Hitchhiking and hitches on the road in Kyrgyzstan

Today is one of those days when you wonder: why don’t we go on normal holidays and do fun stuff, instead of hanging around bus stations in the back of beyond?

Our mission was to get from Chayek to Aslanbob, a distance of 604km, which is a long way in a country without trains or bus timetables. And when half of the roads are unpaved and you’re in a battered Lada with cracks in the windscreen, which we often are. (After almost a week here, I have a new love: tarmac. How had I never appreciated how gloriously smooth it is, how fast!)

The challenging bit is getting going. You have three options: a very cheap marshrutka (minibus), a cheap shared taxi or an expensive (by Kyrgyz standards) private taxi. The first two only leave when they’re full – eco-friendly but not ideal if you don’t want to spend all morning waiting to leave.

Even when you give in and negotiate a private taxi, things are rarely straightforward when your Kyrgz is limited to “hello”, “yes”, “no”, “thank you”, “how much”, “expensive” and “the food is delicious”. And yes, maybe we should have heeded the Lonely Planet’s warning not to take the Kochkor-Suusamyr backroad because “the minimal public transport becomes entirely non-existent”.

Private taxi it is then…

Taxi 1: The non-starter

Which brings us to Chayek, a workaday town off the tourist trail in Central Kyrgyzstan. After an hour of scribbling numbers on scraps of paper, we agree a price with a taxi driver. He heads off in the wrong direction – he needs petrol – then back to the taxi rank. He types out “12" on his mobile and skips off to the barber. Midday comes and goes, our newly shorn driver returns – still no movement. We retrieve our rucksacks and stomp off.

Taxi 2: The tour guide

The second taxi driver also heads off in the wrong direction – he too needs petrol. Only then do I realise I’ve left my water flask, notebook and guidebook in the first car; Matt realises he’s lost his phone. Our new driver watches with concern as we have a meltdown, then drives us back to the taxi rank. The first car has gone…

But just as we give up it reappears! With all our stuff! So 5 hours in and still 558km away from our destination, we’re finally back on the road.

10 minutes later, our driver stops to pick up a mate who just seems to be along for the ride, then to drop off some peppers, then to buy two bottles of pop – he gives us one and introduces himself as Alkali (I’m not sure of the spelling – he’s on the left below).

The backroad turns out to be a bumpy but scenic dirt road that follows a fierce river through craggy terracotta mountains. Alkali is keen to show us the sights and stops at a graffitied statue of a goat (Matt claims it was a Marco Polo sheep) and some kind of fertility hut so we can take pictures.

I start to resemble a dusty scarecrow (suncream and clouds of dust are not an attractive combo), so the men wind up their windows and I instantly pass out in the stifling heat.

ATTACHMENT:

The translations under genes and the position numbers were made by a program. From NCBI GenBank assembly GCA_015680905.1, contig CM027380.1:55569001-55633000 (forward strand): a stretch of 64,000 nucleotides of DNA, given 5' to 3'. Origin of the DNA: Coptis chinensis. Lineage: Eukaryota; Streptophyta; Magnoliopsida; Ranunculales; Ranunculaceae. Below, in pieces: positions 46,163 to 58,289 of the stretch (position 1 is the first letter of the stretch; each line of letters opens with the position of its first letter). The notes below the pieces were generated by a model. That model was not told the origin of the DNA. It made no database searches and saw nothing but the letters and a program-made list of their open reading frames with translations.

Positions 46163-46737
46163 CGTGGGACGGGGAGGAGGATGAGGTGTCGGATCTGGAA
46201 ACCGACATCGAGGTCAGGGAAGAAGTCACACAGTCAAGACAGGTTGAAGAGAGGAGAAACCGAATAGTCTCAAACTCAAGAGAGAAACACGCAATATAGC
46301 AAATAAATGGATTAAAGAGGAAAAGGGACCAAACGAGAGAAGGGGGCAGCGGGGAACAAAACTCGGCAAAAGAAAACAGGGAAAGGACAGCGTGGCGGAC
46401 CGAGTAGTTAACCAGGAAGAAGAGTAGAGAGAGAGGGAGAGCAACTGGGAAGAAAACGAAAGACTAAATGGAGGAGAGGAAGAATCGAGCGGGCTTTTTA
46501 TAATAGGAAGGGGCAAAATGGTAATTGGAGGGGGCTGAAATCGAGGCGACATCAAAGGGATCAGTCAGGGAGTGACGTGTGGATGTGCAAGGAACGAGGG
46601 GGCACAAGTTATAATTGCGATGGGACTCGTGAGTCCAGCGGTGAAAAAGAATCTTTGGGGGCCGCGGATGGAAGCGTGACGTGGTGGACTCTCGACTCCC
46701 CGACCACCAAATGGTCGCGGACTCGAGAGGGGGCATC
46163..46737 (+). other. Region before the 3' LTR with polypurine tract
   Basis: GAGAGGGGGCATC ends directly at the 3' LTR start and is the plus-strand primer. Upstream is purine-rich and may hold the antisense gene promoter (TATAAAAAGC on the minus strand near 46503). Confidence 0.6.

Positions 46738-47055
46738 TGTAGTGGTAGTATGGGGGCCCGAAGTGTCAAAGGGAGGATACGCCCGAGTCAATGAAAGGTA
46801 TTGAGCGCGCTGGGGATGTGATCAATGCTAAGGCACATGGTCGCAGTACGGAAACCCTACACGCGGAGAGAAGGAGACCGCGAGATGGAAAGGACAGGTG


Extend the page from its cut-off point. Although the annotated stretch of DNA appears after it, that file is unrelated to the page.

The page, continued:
Taxi 3: The family man

Alkali won’t take us further than the village of Suusamyr, where we’re immediately accosted by another taxi driver who says it’ll cost 1000 som to drive us to the highway.

We walk away until he lowers the price to 300 (£3.40). As soon as we climb in, he does a u-turn and heads in the wrong direction, down a maze of road and parks up: granny, mum and three kids pile in. 15 minutes later (and still 470km from our destination), we’re back where we started and our driver stops again: two teenagers waiting by the side of the road squeeze in. No one else pays so we’re probably subsidising everyone’s fare, which we’re happy to do but it is getting a little crowded. I have an attack of the giggles while Matt and the toddler stare at me solemnly.

Taxi 4: The freebie

From the ridiculous to the sublime: now we’re cruising along the Bishkek-Osh highway (so smooth! So fast!) in a 4x4 with air-conditioning. From here on we might just hitchhike as it appears to be a hell of a lot quicker. Within two minutes of Matt sticking his thumb out, a businessman calked Aybek picked us up in an enormous Toyota. (After years of shaking my fist at the Chelsea tractors that hog West London’s roads on my cycle to work, I’m now in thrall to them.)

I was mildly concerned when Aybek flashed a petrol tanker and stopped to have a fag with the driver. But it turned out his job is something to do with petrol. Then he got stopped for speeding, but cheerfully bribed the police officer by slipping a 200 som note in his driving licence (£2.30).

Now Matt is teaching him the English for “sheep”, “river” and “bribe” as the highway snakes past more mighty mountains – a sheer gorge this time, which drops into a pure blue lake.

When Aybek drops us off at the turn-off, we’ll be a mere 50k away from Aslanbob. We just need a marshrutka with space for two. It’s nearly 9pm and the guidebook says they finish at 6pm, but hopefully it’s wrong this time…

Distance: 604km

No. of cars: 6

Hours: 14 1/2

Cost: 4000 som (£45)

Quarrels: 1 3/4

*We did make it to Aslanbob but in a private taxi. There are no hotels, so we gave thanks to Maps.me which plots a few homestays. The first gate was locked with no bell. The second was down a dark, damp lane that didn’t appear on the map, but the gate opened. We knocked tentatively at the door. “How did you find us?” marvelled our hostess, then kindly fixed us a supper of homemade bread, jam and honey, a bowl of walnuts (Aslanbob is surrounded by the world’s biggest walnut forest) and a pot of green tea.

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